7. Cart Abandonment Emails
Cart abandonment is when a high-intent shopper visits an ecommerce website, adds at least one product to the shopping cart and proceeds to exit the website without completing the purchase. Retailers were reported to have lost a whopping $4.6 trillion to abandoned merchandise in online shopping carts according to Business Insider.
While retailers can do simple fixes to prevent cart abandonment like decreasing the load time, optimizing the website for mobile devices, keeping checkouts short and simple, keeping all pricings transparent, cart abandonment is still bound to happen.
Cart recovery emails are used by more than 62% of retailers around the world and are a proven way to recover carts. Nearly half of all abandoned cart emails are opened and over a third of clicks lead to purchases back on site according to Shopify.
But shoppers get emails from multiple websites every single day. How can retailers make their mails stand out?
An AI-powered cart recovery tool that recommends visually similar products and styling suggestions personalized by understanding each shopper’s visual style profile can power compelling cart abandonment emails that make cart recovery a habit. These emails add value to shoppers and one open can lead to shoppers opening every subsequent email as the content is completely personalized. This not only recovers the cart but also tells the shopper that the retailer understands them.
AI in retail can help teams across the globe improve efficiencies across their workflows. Automation processes help brands with accurate data creation and help provide context around shoppers’ needs and behaviours.
By getting access to this accurate data and using it across personalization, styling, and customized marketing, brands can leverage this information to curate experiences that are meaningful and valuable to the shopper.
Today, intelligent retail automation is about leveraging the power of data. The amount of data that needs to be processed from even a single shopper with several touchpoints across multiple channels makes automation a necessity, not a luxury. Failure to automate can even lead to retailers missing out on capturing data completely. And in a data-driven economy, this can have dire consequences.
There is a constant need to create, use, analyze and distribute data in a timely manner for instant contextual decision making and value creation. This can only be done with automated systems capturing data across different touchpoints and channels.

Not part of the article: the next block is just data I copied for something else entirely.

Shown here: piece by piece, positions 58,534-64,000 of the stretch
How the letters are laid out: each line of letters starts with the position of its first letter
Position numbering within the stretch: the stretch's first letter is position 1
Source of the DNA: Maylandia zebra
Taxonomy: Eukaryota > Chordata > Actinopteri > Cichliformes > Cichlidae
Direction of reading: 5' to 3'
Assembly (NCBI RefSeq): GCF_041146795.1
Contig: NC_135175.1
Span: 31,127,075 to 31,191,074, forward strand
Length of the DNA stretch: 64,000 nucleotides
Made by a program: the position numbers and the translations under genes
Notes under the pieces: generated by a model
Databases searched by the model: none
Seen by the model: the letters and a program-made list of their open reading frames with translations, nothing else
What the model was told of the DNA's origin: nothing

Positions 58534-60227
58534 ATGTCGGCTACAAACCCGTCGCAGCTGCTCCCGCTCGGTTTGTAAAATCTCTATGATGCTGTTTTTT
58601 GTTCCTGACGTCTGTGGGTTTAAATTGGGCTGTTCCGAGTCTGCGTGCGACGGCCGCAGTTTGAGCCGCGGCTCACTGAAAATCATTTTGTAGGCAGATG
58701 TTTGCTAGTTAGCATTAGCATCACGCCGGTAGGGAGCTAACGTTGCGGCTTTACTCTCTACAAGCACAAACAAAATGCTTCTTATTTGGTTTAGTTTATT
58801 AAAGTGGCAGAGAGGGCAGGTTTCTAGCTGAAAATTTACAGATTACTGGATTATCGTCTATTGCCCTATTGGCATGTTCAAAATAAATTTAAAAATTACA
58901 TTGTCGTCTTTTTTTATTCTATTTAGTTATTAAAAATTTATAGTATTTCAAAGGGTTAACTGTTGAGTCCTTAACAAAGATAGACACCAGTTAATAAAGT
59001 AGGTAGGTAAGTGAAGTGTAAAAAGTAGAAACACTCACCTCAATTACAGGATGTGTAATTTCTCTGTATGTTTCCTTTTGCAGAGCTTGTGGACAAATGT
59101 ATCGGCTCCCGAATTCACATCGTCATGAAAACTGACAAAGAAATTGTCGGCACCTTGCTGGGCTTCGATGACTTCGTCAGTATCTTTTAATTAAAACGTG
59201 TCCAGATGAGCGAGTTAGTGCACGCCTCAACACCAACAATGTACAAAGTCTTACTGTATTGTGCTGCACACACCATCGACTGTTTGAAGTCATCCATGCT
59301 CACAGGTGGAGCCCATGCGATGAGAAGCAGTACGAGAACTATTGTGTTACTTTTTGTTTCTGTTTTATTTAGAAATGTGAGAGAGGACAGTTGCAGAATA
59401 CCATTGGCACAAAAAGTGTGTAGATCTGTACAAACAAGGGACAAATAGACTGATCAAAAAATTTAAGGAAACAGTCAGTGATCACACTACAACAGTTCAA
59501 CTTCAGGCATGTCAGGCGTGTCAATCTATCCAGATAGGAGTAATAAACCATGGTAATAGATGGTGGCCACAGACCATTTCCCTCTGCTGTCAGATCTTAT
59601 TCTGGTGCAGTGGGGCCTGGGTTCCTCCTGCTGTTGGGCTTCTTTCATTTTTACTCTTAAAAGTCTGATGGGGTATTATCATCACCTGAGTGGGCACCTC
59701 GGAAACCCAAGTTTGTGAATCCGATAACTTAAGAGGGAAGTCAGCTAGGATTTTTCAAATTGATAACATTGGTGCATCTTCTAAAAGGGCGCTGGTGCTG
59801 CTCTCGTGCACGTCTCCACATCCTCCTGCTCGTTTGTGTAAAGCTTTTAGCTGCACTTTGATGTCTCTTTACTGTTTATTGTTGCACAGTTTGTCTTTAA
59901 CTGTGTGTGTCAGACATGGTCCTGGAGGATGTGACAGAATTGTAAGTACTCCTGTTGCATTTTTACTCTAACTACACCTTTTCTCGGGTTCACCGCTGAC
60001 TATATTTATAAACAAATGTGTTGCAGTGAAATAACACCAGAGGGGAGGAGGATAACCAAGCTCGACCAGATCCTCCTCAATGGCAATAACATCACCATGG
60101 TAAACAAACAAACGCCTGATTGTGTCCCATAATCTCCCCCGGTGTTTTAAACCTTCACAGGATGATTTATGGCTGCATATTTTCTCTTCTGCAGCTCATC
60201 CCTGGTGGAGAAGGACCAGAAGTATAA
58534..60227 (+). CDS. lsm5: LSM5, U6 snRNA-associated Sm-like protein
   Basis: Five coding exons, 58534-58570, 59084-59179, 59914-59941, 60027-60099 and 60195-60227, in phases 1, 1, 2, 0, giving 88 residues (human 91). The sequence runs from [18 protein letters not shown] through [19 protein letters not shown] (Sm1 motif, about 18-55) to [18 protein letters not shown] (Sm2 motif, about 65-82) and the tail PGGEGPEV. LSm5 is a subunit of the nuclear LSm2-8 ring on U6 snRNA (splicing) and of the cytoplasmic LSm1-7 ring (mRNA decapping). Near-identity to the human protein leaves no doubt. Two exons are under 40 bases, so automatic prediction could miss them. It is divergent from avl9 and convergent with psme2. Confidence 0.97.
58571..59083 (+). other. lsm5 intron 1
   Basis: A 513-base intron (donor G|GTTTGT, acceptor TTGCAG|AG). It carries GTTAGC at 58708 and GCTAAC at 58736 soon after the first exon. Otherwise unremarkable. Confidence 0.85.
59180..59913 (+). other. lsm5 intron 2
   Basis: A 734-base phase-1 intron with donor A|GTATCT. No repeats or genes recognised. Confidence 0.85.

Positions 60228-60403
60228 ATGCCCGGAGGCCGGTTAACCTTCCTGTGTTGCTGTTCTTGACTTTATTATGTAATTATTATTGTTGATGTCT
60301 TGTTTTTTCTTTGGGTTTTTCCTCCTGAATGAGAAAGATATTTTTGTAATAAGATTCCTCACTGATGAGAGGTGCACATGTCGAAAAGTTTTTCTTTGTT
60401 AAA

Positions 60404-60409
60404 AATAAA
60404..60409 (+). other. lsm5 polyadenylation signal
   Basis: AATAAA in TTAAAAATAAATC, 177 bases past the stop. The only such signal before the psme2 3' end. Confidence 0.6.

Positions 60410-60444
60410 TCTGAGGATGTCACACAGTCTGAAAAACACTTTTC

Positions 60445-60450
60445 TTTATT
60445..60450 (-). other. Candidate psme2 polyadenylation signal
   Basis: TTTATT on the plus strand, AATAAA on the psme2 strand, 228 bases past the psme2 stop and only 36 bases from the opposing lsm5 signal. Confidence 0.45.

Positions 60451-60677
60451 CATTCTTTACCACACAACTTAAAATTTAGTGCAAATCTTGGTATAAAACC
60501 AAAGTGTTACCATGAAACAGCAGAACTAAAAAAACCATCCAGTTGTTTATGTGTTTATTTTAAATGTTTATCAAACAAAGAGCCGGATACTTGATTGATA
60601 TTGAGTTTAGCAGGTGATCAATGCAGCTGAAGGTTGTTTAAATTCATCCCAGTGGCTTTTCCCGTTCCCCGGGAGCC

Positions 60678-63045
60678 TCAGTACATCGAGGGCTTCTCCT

Retailers today not only need automation to capture data across touchpoints and channels but also need to unify this data to speak in a single voice to the shopper. A shopper should be able to transition seamlessly from online to offline and back online again. This means, the data captured on a website should be available to the sales assistants in-store and the products bought by a customer in-store should be used to improve the recommendations on the website. Data cannot be isolated in silos. It needs to flow both ways and help provide a complete story about each shopper.
With the power of data, intelligent retail automation can completely transform how retail teams function. Automation can completely take care of efficiency, giving retail teams time to think creatively and provide incredible experiences both online and in-store.
When retail truly becomes efficient and experiential, customers can enjoy the thrill and the magic of shopping anywhere, anytime.
Every step of the retail process has the ability to be automated by AI in a way that would increase accuracy, efficiency, and scaling of operations. From customer acquisition using reliable data to catalog and inventory management to post-purchase experience – AI has the ability to impact retail in a holistic end-to-end manner. With Artificial Intelligence (AI), retailers can create data models to derive insights and in-turn build prescriptive or predictive decision engines. This can help retailers with things like demand forecasting allowing them to make better data-driven decisions.
Here are the most important AI use cases in retail.
1. Data creation and labelling
2. Data Structuring and Transformation
3. Data Insights to drive better decisions
4. Improve Product Discovery
5. Product Visualization /Visual Merchandising
6. Real-time personalization of the shopper journey
7. Personalized Curation
8. Personalized Cart Abandonment Emails